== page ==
Chinese banks routinely publish good annual results these days. Their 2011 earnings, which will be announced from today onwards, are likely to set new records as well. But this good fortune will not continue. Rising bad loans and weaker demand are hurting the earnings outlook for banks in 2012.
Results for the Hong Kong-listed units of mainland banks are predicted to show that net profits grew 33% year-on-year, helped by a 49% jump in fee income and a 37% growth in net interest income, according to May Yan, a banking analyst at Barclays.
Reports from China’s banking regulator released during the National People’s Congress suggested that profits in the commercial banking industry grew 36% during 2011 — though that is the same figure reported after just the first nine months of last year.
Minsheng Bank is expected to lead the field with profit growth of 56%, helped by a 79% surge in fee income, whereas Bank of China brings up the rear with growth of just 18%, according to Barclays’ estimations.
Despite the strong results, Yan is cautious. “We expect increasing concern about slower-than-expected loan demand and profit growth in 2012,” she said, arguing that any upside from policy fine-tuning has already been priced in, leading her to change her rating on Chinese banks from “bullish” to “neutral”.
Standard & Poor’s also warned last week about a slump in earnings growth for Chinese banks during 2012 due to a slowing economy, falling property prices and the challenges of refinancing local government debt. The portion of Chinese banks’ loan books that is non-performing will reach as much as 5% this year.
Liao Qiang, a Beijing-based analyst at S&P, estimated that as much as 30% of loans to the local government could go sour and will probably become the biggest source of non-performing assets for China’s banks.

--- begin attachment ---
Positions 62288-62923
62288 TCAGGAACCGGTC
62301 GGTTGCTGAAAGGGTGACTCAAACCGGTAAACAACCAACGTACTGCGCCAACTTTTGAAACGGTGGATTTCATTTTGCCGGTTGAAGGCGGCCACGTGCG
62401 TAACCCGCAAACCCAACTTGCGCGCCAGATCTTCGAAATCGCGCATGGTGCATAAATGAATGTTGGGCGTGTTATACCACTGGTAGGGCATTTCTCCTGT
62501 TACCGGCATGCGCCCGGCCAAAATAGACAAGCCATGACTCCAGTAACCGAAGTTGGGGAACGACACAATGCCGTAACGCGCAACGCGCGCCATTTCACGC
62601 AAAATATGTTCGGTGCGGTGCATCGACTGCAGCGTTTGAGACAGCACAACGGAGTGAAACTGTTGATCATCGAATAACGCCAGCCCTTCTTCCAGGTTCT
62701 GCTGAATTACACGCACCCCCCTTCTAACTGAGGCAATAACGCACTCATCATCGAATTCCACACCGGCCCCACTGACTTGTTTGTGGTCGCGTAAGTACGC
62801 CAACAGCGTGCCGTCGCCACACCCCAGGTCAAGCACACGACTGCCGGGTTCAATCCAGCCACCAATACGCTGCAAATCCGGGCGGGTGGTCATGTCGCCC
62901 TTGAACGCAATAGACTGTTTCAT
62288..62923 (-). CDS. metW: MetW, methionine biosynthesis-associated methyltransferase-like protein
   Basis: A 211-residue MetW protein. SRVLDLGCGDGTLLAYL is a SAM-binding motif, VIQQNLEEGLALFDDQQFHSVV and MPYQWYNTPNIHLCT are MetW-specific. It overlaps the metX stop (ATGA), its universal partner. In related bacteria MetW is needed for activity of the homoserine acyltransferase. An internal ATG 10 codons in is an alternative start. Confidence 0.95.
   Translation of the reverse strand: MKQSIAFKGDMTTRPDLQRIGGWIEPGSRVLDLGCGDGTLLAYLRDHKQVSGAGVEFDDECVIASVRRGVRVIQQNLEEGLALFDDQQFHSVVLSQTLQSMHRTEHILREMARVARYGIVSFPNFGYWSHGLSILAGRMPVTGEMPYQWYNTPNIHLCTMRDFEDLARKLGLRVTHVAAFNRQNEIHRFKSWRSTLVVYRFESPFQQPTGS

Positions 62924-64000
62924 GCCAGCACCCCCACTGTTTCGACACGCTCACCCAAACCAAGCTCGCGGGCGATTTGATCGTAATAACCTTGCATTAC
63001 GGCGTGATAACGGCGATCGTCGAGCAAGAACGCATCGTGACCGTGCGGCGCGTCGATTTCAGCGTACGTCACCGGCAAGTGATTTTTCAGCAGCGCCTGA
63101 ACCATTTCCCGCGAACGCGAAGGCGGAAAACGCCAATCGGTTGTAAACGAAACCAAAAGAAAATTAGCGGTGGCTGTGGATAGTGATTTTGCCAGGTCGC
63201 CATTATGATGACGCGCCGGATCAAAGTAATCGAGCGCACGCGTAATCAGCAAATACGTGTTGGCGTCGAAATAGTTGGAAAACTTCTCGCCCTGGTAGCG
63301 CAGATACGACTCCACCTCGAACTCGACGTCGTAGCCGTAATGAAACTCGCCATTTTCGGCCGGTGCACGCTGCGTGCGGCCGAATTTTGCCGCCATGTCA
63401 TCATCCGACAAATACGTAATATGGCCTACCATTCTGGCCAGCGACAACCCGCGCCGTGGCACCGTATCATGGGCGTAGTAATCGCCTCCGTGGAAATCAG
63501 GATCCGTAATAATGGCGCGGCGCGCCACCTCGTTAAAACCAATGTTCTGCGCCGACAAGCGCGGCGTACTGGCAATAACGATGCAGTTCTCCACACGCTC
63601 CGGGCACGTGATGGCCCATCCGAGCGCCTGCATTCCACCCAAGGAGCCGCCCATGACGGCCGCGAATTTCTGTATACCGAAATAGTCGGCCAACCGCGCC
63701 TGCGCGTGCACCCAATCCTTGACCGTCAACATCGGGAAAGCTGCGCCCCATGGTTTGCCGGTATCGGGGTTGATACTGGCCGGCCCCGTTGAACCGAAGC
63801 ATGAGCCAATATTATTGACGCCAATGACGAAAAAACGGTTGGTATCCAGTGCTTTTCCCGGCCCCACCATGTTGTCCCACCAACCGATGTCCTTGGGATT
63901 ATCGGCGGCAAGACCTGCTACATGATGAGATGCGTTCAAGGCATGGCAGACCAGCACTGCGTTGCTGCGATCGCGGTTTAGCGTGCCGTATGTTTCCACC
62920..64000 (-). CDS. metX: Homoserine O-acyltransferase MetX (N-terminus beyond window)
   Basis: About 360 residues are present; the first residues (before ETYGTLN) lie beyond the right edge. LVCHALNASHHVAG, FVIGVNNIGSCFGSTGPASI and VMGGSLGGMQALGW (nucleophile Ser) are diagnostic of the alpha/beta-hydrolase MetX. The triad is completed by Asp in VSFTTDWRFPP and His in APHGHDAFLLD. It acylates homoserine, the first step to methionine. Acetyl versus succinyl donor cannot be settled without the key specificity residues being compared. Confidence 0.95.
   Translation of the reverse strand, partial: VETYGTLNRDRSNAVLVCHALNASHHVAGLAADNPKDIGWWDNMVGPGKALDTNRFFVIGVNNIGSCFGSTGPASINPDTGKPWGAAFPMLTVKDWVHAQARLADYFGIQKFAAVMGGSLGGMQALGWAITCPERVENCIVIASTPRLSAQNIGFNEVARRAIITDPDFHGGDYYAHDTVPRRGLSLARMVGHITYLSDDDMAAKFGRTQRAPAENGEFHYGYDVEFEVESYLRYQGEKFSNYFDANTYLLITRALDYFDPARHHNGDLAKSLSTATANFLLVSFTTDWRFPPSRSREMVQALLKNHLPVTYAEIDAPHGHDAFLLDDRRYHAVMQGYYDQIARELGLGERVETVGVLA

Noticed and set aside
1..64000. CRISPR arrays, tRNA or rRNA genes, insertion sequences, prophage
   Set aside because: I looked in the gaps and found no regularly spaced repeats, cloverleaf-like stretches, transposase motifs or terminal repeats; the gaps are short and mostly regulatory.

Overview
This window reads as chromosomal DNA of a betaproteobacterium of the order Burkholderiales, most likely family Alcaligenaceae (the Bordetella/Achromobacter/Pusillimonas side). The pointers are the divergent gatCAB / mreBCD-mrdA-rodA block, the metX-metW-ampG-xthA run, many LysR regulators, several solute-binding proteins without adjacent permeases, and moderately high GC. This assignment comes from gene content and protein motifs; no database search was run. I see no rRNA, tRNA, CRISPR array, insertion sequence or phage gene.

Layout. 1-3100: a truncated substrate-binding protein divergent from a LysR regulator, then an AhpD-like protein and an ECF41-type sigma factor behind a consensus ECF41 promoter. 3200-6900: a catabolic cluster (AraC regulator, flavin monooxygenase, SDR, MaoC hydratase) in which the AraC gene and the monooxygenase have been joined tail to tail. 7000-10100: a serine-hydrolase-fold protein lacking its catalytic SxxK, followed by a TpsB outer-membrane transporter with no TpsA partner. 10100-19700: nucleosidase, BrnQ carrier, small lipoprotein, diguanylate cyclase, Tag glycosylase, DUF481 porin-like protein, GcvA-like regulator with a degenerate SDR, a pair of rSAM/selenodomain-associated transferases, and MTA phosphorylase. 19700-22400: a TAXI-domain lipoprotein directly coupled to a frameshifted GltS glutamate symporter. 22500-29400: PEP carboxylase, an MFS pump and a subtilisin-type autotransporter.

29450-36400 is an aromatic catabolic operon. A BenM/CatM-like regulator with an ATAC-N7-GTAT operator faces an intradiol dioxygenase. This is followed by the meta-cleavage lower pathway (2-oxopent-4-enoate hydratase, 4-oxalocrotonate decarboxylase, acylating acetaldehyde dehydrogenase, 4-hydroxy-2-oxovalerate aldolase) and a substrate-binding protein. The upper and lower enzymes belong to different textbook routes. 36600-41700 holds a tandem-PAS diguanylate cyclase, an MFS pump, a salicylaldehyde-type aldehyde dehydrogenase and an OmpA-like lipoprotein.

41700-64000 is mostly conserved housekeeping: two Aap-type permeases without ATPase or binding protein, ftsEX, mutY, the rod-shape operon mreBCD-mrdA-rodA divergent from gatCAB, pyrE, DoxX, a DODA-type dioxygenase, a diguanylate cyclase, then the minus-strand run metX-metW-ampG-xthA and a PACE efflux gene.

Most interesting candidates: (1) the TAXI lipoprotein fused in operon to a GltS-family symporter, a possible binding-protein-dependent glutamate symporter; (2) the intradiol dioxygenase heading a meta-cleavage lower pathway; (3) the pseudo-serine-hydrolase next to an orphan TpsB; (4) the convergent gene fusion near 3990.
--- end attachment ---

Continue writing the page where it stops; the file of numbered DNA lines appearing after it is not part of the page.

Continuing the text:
China’s most recent audit on local-government’s debt showed that around 79% of their Rmb10.7 trillion ($1.69 trillion) in loans at the end of 2010 was bank loans, more than half of which will mature by 2013. Most of the loans were issued during the global financial crisis when the Chinese government called on banks to pump Rmb4 trillion into the economy.
China’s banking regulator is reported to have ordered banks to roll over the loans issued to local governments so that they can avoid a mass default that would serve as a big blow to China’s economy. The regulator’s push in fixing the local government debt crisis underlines the challenge that Chinese banks are facing.
Unlike the problems in developed economies, China’s debt crisis is not caused by banks lending too much, but by lending too much to certain sectors of the economy, such as state-owned enterprises (SOEs) and local governments, while completely ignore private companies that may have used the money more productively.
Chinese banks’ strong earnings, which are traditionally driven by loan growth, have triggered much public anger. The lenders shovel workers’ savings into SOEs, depriving workers of spending power and private companies of capital, while the SOEs are wasting capital on a vast scale.
Bank of Communications (BoCom), China’s fifth-largest lender by assets, has said it would raise Rmb56.6 billion from a private placement to replenish capital. The deal, which will make BoCom the country’s best-capitalised bank, may be one of the world’s biggest share sales this year.